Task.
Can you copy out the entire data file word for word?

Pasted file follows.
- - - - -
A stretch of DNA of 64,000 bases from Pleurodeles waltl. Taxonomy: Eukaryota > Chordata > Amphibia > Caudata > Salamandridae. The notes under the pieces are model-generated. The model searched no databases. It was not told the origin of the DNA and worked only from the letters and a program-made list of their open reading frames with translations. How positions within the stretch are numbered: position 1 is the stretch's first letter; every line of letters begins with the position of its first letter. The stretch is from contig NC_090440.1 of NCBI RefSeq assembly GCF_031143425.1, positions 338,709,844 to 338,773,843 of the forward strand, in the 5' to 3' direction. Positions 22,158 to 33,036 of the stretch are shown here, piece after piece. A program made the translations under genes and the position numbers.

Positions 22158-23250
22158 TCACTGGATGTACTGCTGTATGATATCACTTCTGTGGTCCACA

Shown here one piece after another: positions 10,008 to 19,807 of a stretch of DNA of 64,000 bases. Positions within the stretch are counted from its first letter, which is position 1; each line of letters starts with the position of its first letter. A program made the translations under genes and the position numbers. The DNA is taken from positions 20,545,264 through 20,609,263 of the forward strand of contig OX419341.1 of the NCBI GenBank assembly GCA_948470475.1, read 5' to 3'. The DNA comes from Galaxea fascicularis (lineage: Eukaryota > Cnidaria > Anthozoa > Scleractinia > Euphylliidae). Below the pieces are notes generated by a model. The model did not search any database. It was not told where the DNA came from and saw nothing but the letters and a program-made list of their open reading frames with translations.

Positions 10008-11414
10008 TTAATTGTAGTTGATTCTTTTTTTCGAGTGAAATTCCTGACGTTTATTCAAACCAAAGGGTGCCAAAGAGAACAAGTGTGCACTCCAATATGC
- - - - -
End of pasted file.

A stretch of DNA of 64,000 bases from Pleurodeles waltl. Taxonomy: Eukaryota > Chordata > Amphibia > Caudata > Salamandridae. The notes under the pieces are model-generated. The model searched no databases. It was not told the origin of the DNA and worked only from the letters and a program-made list of their open reading frames with translations. How positions within the stretch are numbered: position 1 is the stretch's first letter; every line of letters begins with the position of its first letter. The stretch is from contig NC_090440.1 of NCBI RefSeq assembly GCF_031143425.1, positions 338,709,844 to 338,773,843 of the forward strand, in the 5' to 3' direction. Positions 22,158 to 33,036 of the stretch are shown here, piece after piece. A program made the translations under genes and the position numbers.

Positions 22158-23250
22158 TCACTGGATGTACTGCTGTATGATATCACTTCTGTGGTCCACA

Shown here one piece after another: positions 10,008 to 19,807 of a stretch of DNA of 64,000 bases. Positions within the stretch are counted from its first letter, which is position 1; each line of letters starts with the position of its first letter. A program made the translations under genes and the position numbers. The DNA is taken from positions 20,545,264 through 20,609,263 of the forward strand of contig OX419341.1 of the NCBI GenBank assembly GCA_948470475.1, read 5' to 3'. The DNA comes from Galaxea fascicularis (lineage: Eukaryota > Cnidaria > Anthozoa > Scleractinia > Euphylliidae). Below the pieces are notes generated by a model. The model did not search any database. It was not told where the DNA came from and saw nothing but the letters and a program-made list of their open reading frames with translations.

Positions 10008-11414
10008 TTAATTGTAGTTGATTCTTTTTTTCGAGTGAAATTCCTGACGTTTATTCAAACCAAAGGGTGCCAAAGAGAACAAGTGTGCACTCCAATATGC